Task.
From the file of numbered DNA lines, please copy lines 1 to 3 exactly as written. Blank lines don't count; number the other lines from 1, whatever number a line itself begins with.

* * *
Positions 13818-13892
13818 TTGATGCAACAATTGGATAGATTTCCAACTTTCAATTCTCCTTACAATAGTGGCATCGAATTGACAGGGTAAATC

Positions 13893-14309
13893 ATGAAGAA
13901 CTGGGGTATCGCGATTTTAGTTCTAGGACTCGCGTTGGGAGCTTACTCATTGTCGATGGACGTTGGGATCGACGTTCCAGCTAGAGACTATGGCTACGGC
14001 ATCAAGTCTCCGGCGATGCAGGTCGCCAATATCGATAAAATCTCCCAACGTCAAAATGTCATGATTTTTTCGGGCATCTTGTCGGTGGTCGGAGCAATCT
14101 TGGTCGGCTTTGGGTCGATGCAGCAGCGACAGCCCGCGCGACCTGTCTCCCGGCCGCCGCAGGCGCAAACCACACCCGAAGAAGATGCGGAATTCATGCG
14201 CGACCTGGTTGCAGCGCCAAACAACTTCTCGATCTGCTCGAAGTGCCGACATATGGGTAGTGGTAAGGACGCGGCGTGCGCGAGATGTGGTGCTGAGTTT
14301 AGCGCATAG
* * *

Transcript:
Positions 13818-13892
13818 TTGATGCAACAATTGGATAGATTTCCAACTTTCAATTCTCCTTACAATAGTGGCATCGAATTGACAGGGTAAATC

Positions 13893-14309